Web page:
Not many anglers can claim they’ve landed a fish in the world-record range, but Tom and Tim Berger can.
The father-son team hooked a muskellunge (muskie or musky, for short) that was 60 inches long July 26 while fishing in Ontario, Canada’s North Channel.
“We’ve seen and caught a lot of big fish up there, but nothing like this,” said Tim, a resident of Orion Township and 1991 Lake Orion High School graduate.
“This was a monster,” said Tom, an Oxford resident. “When you see one that big in real life, it’s almost hard to believe. Just the mass. Unbelievable.”
This muskie’s girth measured 31 inches.
“That’s my grandson’s waist (size),” Tom said. “This fish was so thick all the way back to the tail. We couldn’t bend the fish to get it in the net completely.”
The Bergers didn’t have a proper scale aboard their boat to weigh the beast, but based on the measurements they took, they estimated it weighed about 72 pounds.
“This definitely dwarfed all the other ones that we’ve caught up there,” Tim said.
“It was a dream come true,” Tom said. “We’ve been fishing for so many years, trying to hook a big one . . . I can’t even tell you how many hours we have (spent) on the water.”
To put this great fish’s size in perspective, it’s important to know that, according to the International Game Fish Association, the all-tackle world record for muskie is 67½ pounds and 60¼ inches long with a girth of 33½ inches.
It was landed by Cal Johnson on Lac Court Oreilles, a large freshwater lake near Hayward, Wisconsin. The famed catch occurred on July 24, 1949.
The Bergers, along with Orion resident Ethan Beckman, were trolling in 17-foot deep water along the edge of a weedbed near a 120-foot drop-off when they encountered this giant muskie.
They had four lines out, one of which contained a jointed wooden lure handcrafted by Ziggies Muskie Lures in Marine City.
The lure’s pattern is called “$9 Bass” and that’s the one that piqued this hungry, underwater predator’s appetite.
“It looks just like a smallmouth bass,” Tom said. “It’s a great bait.”
When the fish hit, they definitely knew it.
“(The reel) just started singing,” Tom said. “It peeled out so much line at first, it was crazy.”
Beckman grabbed the rod and commenced the fight. But after about 10 minutes, he was worn out, so Tim tagged in, while Tom drove the boat. “It was a battle,” Tim said.
“The rod was just bent right over – looked like a C,” Tom noted.
They were using a 60-pound test leader attached to 30-pound test main line.
“We fish purposely for big fish with big equipment,” Tom said. “You don’t catch big fish on little, teeny hooks and line. That just doesn’t happen with a muskie.”
Several times, Tim managed to get the muskie close to the boat, only to have it take off on another run. “To get it in the boat was a chore,” Tom said.
They tried netting it, but that was easier said than done.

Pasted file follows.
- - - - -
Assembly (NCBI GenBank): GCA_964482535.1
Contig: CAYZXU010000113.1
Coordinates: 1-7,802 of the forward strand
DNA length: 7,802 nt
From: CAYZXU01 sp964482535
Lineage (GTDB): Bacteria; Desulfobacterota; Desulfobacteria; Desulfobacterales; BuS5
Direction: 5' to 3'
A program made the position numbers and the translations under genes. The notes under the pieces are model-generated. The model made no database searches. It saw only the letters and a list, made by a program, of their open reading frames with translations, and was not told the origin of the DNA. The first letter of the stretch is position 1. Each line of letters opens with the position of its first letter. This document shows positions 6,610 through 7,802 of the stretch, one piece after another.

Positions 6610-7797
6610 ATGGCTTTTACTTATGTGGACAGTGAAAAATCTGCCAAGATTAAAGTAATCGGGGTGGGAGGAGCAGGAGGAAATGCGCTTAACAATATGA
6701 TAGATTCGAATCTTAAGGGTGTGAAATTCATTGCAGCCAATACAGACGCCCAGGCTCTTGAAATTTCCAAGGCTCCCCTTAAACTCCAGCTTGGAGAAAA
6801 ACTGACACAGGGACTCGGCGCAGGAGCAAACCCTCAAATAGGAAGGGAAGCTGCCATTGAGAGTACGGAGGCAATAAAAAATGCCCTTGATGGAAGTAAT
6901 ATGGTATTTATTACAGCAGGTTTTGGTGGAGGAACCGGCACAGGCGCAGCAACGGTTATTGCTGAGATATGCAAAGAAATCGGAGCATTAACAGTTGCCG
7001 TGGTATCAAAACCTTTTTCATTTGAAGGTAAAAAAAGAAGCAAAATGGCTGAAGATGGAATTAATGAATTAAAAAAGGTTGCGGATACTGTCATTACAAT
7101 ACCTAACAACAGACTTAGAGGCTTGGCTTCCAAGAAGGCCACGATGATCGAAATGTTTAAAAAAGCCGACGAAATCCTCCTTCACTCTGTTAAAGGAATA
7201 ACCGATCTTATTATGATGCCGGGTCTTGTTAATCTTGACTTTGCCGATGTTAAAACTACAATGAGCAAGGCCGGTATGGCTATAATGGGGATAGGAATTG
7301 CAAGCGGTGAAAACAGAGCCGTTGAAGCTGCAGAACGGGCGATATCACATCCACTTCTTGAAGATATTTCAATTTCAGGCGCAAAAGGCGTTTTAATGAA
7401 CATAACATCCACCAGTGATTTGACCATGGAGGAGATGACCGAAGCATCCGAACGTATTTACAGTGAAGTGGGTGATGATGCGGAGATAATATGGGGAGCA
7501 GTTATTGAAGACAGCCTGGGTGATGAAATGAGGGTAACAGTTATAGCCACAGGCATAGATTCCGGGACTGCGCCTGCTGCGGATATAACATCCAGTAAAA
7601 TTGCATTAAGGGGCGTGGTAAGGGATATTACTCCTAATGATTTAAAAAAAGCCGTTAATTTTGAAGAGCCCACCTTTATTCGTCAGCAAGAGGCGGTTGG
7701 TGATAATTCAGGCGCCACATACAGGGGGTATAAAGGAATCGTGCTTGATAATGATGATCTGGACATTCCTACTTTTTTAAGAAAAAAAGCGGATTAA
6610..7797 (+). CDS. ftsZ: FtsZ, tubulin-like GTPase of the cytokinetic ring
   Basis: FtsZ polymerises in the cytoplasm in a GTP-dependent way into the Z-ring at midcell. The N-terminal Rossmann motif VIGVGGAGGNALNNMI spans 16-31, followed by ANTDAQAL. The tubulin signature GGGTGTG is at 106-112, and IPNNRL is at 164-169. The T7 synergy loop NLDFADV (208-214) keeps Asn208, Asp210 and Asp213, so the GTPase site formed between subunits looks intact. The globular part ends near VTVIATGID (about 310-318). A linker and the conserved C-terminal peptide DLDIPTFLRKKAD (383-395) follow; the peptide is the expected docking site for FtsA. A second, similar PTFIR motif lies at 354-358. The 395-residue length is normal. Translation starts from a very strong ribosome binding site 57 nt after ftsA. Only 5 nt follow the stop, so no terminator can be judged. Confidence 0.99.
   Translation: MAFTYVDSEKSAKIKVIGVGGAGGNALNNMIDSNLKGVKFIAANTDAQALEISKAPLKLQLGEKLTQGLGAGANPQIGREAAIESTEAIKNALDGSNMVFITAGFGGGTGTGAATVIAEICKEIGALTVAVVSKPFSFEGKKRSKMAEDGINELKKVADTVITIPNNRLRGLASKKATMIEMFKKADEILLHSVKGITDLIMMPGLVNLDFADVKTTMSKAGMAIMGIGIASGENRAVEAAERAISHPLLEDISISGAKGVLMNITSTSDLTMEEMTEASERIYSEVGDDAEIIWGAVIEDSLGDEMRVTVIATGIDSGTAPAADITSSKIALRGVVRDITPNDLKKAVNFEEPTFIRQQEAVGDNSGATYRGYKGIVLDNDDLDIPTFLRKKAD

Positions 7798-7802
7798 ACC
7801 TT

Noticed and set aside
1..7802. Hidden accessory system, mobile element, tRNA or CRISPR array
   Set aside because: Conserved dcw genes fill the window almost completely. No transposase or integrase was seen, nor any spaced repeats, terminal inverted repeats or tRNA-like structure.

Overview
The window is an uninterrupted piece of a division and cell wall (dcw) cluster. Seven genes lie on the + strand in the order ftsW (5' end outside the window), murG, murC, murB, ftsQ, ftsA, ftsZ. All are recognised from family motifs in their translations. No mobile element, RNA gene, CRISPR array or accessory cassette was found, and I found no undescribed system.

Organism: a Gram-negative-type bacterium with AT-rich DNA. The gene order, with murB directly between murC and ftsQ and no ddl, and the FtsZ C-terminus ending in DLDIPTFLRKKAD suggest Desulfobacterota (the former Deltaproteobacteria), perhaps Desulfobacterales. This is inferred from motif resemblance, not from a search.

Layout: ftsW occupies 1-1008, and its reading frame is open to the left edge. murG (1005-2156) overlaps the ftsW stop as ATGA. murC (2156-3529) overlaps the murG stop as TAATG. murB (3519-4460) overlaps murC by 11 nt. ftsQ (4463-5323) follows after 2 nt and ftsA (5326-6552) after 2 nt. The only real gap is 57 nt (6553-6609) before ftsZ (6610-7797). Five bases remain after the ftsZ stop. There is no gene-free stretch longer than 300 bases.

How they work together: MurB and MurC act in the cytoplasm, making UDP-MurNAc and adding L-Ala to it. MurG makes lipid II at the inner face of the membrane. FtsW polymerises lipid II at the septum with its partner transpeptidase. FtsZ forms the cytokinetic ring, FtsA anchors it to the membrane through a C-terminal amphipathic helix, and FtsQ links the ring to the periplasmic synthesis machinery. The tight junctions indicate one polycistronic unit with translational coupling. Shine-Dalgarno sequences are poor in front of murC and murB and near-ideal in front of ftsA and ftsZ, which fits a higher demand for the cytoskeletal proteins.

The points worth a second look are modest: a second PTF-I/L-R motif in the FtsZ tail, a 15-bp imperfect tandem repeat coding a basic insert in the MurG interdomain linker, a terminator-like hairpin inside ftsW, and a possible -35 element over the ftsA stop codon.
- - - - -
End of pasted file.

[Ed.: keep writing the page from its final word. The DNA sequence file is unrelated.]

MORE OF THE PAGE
“I have a large muskie net and it wouldn’t even fit,” said Tim, who noted it was only able to cover about three-quarters of the fish.
They were finally able to get it alongside the boat and unhook it while it was still in the water. “It wasn’t hooked deep,” Tim said.
The muskie was too heavy to lift with the net. “It would have broke the net,” Tim said.
So, using one hand to hold the outside of the gill plate and the other to support the belly, Tim hoisted it out of the water and into the boat. It was so massive and he was so fatigued that Tim stumbled a bit.
“That’s not like me,” he said. “I was worn out. I was definitely tired from the fight.”
The whole battle lasted at least 40 minutes. “He’s stronger than me,” said Tom, referring to his son. “I couldn’t have done it.”
Once the fish was in the boat, they worked quickly and efficiently to measure and photograph it for posterity. “I started snapping pictures pretty fast,” Tom said. “We were all hyped up. It was a beautiful specimen.”
Instead of keeping the fish and turning it into a trophy to hang above the fireplace, the Bergers opted to let this mighty muskie live to fight another day.
“We have always let big fish go,” Tom explained. “That’s our habit.”
“I didn’t see a need to kill the fish,” Tim said. “The fish was in very good shape, very healthy.”
So as to not put too much strain on it, the muskie was only out of the water for about two or three minutes before being released.
Tom described the feeling of watching it swim off as “rewarding.”
The Bergers are no strangers to muskie fishing. The father and son have been angling in this area of Ontario for decades and staying at the Bay Villa Lodge in Whitefish Falls. Tom’s been going there for 54 years, while Tim’s been making the trip for more than 30 years. Closer to home, they fish Lake St. Clair.
“I’ve caught a lot of muskies. We’ve caught several in the 50-inch range,” Tim said. “I’ve never seen or had one this large up there. It was the fish of a lifetime for us.”
“We caught a 54-inch (muskie) on Lake St. Clair a while back and we thought we would never exceed that,” Tom noted.
For Tom, the best part of the whole experience was being able to share it with his son.
“That’s what fishing’s all about,” he said. “That’s priceless.”